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Re: [DotGNU]Gnome to be based on .NET

From: Barry Fitzgerald
Subject: Re: [DotGNU]Gnome to be based on .NET
Date: Sat, 2 Feb 2002 18:14:55 +0000 (UTC)

On Sat, 2 Feb 2002, William G. Thompson, Jr. wrote:

> (This is exactly what M$ want us to think.)
> Why not? Because compiler/runtime is not enough. Without the tools and
> the framework you will not win over the folks who don't yet understand the
> importance of Freedom and Free Software.  They only care about fast
> implementation.
> Now, of course you will say, ok, so build the tools and the framework.
> But that would be just adding to the problem.  If we prove that you
> can create, deploy, and maintain apps easier, faster, and more efficiently
> than you could using dot net (and the m$ tool chain) then we are
> taking the battle to them on _all_ fronts;  dot net matters less, the
> desktop matters less,  and their twisted idea of how people should run
> a technology business matters less.

The strange thing is that you're acting as if there's some kind of
conflict here between doing this and working on DotGNU.  If you wish to
evangelize for your project in a productive fashion -- great. :)  However,
you're basically coming here and telling people not to work on DotGNU
because it's 'wasting cycles'...

I take issue with this for a number of reasons:

1) It borders on flaming and self-promotion.  I wouldn't come to your list
and do it, why would you come to ours?  If you care to promote your
project -- fine.  If you care to discuss issues with our approach -- fine.
However, it appears improper to do things in this fashion.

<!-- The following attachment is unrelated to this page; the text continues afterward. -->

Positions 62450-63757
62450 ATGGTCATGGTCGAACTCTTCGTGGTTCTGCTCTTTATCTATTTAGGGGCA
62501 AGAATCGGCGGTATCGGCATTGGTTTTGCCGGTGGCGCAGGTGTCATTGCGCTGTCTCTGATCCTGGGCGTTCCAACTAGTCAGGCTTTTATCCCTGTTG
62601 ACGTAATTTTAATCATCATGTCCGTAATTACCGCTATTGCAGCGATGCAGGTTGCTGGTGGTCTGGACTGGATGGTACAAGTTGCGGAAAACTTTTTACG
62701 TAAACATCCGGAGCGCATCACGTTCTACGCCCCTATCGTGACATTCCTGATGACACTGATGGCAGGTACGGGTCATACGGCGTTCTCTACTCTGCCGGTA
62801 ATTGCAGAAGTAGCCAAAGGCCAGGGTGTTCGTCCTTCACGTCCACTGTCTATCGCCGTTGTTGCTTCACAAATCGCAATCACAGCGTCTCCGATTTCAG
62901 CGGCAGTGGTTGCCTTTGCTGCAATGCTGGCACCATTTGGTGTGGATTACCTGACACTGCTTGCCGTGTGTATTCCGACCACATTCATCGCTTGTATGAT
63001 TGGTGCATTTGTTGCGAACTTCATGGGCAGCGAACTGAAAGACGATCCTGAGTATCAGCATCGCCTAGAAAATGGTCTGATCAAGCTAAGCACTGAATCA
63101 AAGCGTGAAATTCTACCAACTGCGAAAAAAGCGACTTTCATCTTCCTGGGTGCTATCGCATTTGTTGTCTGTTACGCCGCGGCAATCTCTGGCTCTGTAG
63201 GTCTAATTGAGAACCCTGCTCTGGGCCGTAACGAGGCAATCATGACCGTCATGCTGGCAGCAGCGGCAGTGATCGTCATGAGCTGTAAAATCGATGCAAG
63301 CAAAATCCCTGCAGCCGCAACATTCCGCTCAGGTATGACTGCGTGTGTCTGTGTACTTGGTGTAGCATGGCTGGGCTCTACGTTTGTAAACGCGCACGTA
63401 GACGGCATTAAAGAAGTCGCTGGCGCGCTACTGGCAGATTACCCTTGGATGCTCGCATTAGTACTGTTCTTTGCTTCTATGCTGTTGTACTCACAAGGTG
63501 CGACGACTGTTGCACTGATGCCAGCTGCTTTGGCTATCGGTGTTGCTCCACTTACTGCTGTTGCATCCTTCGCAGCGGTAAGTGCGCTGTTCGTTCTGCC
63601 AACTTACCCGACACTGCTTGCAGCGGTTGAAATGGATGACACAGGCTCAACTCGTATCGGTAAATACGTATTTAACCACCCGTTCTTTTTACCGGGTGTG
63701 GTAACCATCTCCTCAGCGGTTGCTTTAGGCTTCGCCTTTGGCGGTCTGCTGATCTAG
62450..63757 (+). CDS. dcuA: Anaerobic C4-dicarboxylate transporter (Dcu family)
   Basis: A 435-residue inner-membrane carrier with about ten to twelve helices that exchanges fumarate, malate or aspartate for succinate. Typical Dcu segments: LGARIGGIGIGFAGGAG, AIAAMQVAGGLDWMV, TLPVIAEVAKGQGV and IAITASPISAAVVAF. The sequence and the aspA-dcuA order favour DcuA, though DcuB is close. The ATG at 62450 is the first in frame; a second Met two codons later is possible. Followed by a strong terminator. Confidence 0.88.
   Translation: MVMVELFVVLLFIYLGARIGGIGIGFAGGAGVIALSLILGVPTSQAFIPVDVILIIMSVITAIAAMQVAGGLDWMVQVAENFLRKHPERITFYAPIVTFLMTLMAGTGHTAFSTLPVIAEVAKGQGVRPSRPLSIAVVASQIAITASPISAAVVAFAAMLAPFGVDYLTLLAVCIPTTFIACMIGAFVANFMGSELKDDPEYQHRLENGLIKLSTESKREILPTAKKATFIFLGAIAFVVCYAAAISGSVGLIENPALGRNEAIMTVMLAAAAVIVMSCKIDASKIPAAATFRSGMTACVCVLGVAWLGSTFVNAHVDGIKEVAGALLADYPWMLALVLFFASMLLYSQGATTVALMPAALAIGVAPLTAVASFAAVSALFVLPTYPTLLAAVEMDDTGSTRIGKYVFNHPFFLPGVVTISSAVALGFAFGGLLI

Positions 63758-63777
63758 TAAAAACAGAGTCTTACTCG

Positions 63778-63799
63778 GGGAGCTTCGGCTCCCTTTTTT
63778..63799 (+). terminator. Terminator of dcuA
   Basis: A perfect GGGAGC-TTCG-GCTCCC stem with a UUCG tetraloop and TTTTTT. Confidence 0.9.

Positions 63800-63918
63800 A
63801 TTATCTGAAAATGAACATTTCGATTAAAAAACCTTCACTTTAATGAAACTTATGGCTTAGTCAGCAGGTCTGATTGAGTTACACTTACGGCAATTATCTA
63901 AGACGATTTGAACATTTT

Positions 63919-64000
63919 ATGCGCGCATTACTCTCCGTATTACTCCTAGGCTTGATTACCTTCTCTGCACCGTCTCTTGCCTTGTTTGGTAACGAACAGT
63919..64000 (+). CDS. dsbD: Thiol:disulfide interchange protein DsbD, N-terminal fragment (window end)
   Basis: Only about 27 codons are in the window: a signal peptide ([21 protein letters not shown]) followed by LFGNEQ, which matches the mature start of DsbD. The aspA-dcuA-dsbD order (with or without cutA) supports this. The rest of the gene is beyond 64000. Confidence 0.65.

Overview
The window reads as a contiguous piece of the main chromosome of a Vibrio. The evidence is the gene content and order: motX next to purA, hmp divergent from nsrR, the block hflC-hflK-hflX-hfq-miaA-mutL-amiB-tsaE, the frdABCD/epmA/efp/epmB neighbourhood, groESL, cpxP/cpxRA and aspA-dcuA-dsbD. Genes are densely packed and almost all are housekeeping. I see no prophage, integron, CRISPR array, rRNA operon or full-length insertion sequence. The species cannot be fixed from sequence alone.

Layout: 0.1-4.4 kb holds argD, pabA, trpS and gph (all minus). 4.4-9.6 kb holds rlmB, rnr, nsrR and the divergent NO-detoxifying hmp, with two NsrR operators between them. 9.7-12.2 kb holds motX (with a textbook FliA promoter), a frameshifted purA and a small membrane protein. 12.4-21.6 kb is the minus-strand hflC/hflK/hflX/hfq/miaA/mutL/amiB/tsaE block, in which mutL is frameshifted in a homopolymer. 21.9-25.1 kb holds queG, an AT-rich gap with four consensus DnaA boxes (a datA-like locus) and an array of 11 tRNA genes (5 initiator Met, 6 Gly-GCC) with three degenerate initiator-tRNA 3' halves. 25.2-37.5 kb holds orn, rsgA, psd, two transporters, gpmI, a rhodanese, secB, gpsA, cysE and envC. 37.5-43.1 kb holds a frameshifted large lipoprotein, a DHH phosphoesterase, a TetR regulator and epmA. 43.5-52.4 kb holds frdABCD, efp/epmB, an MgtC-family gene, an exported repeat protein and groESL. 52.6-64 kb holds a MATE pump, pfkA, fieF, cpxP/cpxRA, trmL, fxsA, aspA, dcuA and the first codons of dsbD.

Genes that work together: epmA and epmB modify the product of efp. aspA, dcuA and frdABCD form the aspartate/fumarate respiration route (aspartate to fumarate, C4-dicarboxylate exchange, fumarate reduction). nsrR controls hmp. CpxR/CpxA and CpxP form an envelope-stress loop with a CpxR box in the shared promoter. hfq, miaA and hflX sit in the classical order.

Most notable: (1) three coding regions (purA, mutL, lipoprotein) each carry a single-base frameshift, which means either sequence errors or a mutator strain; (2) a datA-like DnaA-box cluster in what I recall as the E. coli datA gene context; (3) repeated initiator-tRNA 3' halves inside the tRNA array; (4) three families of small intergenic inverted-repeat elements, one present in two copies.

2) We seek more than just compatibiltiy - we've always seeked to create
that framework that you're referring to and .Net compatibility and
technology are amongst the goals - but we're not chasing .Net like it's
some golden goose. :)

3) I've heard the'wasting cycles' argument time and time again -- I don't
buy it.  Was it 'wasting cycles' for Bjarne Strousstrup to create C++
since C was already functional?  I think that many would argue that it
wasn't.  How about Lary Wall and Perl?  I can do most of what Perl can do
with many other languages -- isn't that 'wasting cycles'?

And that's just on the language engineering end.  What about Free
implementations thereof?  It would be amazingly efficient if every FS
developer put their efforts towards building one amazing programming
language!  Or would it?

Could you imagine every single developer in the world arguing over
implementation features in C?  Would that actually be more efficient?  I
sincerely doubt it.  So, putting all of your resources into one basket is
ultimately a dubious proposition.  Telling people not to work on something
is just a veiled intro to that -- looking at it from a good perspective.

I've also heard the "C# exists to further MS' anti-Java agenda" argument.
And it's probably true -- however, it's not our battle.  That's between MS
and Sun and the developers of each infrastructure.  The Free Software
community has to be in a position to embrace whichever one wins that
battle.  I suspect, though, that it won't be a "won" battle -- both will
find their niche and both will find use.

Also, the statement concerning C# being an arm of MS' political agenda is
problematic for the following reason:  it's blaming the weapon for the
intentions of the user.  A hammer can be used for many things.  It can be
used to build houses, or kill people.  This is true of most if not all
tools.  The ethical implications of the use of a tool/object rest with the
user of that tool/object, not with the object itself.  The same is true of
programming languages.


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